In microbiology, a CFU stands for colony-forming units. It is a unit that we use for estimating the number of viable bacteria or the fungal cells in a sample.
Counting with the CFU colony-forming units needs culturing the microbes. It counts only the viable cells. It is opposite to the microscopic examination which counts each and every cell, either living or dead.
The visibility of a colony in a cell culture needs significant growth. When counting the colonies it is not certain if the colony arises from one cell or a cell group. Expressing the outcome as colony-forming units reflect this uncertainty.
Definition of CFU
The purpose of plate counting is to estimate the number of cells that are present based on their ability to give rise to the colonies.
It occurs under the specific conditions of the nutrient medium, time and temperature. However, one viable cell can absolutely give rise to a colony by replication. However, the solitary cells are the exception in our nature.
Most likely these are the progenitor of the colony was a mass of cells that deposits with each other. In addition, some bacteria grow in chains or clumps.
In many cases, the estimation of the microbial numbers by CFU will undercount the number of living cells that are present in a sample for these reasons.
This is because the counting of the CFU assumes that all the colonies are separate and founded by a viable microbial cell.
The plate count is linear for E. coli above the range of 30 to 300 CFU on a petri dish of standard size. Therefore, for ensuring that a sample will yield CFU in this range needs dilution of the sample and plating for various dilutions.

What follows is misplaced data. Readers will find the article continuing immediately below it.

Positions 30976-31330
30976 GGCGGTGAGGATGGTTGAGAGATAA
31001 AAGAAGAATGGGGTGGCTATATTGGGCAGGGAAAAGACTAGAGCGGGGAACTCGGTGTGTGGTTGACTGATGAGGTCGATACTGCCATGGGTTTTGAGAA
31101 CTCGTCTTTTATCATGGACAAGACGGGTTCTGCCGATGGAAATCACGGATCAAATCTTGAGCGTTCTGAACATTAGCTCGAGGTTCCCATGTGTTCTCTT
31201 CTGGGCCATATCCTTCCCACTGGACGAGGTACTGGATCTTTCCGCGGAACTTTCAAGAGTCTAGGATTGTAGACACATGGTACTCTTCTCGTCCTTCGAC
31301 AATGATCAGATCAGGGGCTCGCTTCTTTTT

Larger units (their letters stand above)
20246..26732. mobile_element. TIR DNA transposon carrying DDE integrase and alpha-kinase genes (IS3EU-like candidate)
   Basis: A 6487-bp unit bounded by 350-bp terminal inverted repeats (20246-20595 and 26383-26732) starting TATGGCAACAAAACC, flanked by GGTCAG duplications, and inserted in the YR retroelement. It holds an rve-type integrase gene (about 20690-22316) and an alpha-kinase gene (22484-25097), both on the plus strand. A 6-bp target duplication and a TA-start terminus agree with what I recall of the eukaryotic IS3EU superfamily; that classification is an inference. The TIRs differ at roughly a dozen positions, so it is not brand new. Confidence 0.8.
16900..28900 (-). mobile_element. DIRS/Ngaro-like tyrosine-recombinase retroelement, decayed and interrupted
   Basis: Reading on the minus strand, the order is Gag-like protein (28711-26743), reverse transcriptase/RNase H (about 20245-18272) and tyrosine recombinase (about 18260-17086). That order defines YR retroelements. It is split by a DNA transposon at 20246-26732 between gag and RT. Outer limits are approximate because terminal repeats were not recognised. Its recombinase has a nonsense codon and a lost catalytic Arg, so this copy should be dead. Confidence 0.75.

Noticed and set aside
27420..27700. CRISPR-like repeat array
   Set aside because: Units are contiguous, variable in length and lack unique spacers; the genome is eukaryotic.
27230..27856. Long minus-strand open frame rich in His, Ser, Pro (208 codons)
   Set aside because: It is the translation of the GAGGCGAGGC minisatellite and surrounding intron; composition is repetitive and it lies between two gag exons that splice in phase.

We use typically 10 fold dilutions. The CFU/Plate is read from a plate present in the linear range, and then the CFU/g (or CFU/mL) of the original is deduced through the mathematics. It factors in the amount that is plated in the dilution factor.
The Log Notation
Concentrations of the CFU (colony-forming units) are expressible by using logarithm notation, where the visible value is the base 10 logarithm of the concentration. In addition, this permits the log reduction of a decontamination process that we calculate as a simple subtraction.
Uses of CFU
We use CFU (colony-forming units) for quantifying the results in various biological planting. In addition to in the counting methods that include:
The method of pour plate where it suspends the sample in a petri dish using the molten agar. We cool it to approximately 40 to 45 degrees Celsius. After the nutrient agar solidifies, as a result, the plate is incubated.
The method of spread plate where the sample is spread over the surface of a nutrient agar plate and allows it to dry before the incubation for the counting.
The membrane filter method where it filters the sample through a membrane filter, as a result, the filter is present at the surface of a nutrient agar plate. Whereas, the surface area of various filters is less than that of a standard petri dish.
However, with the help of the techniques that need the use of an agar plate, no fluid solution is useful. This is because we cannot identify the purity of the specimen. Further, it is impossible to count the cells individually in the liquid.
Solved Question For You
Ques. How many cells are present per millilitre in bacterial culture is capable of making the culture turbid?
a) 1 cell.
b) 1000 cells.
c) 1 lakh cells.
d) 107-108 cells.
Ans. d) 107-108 cells.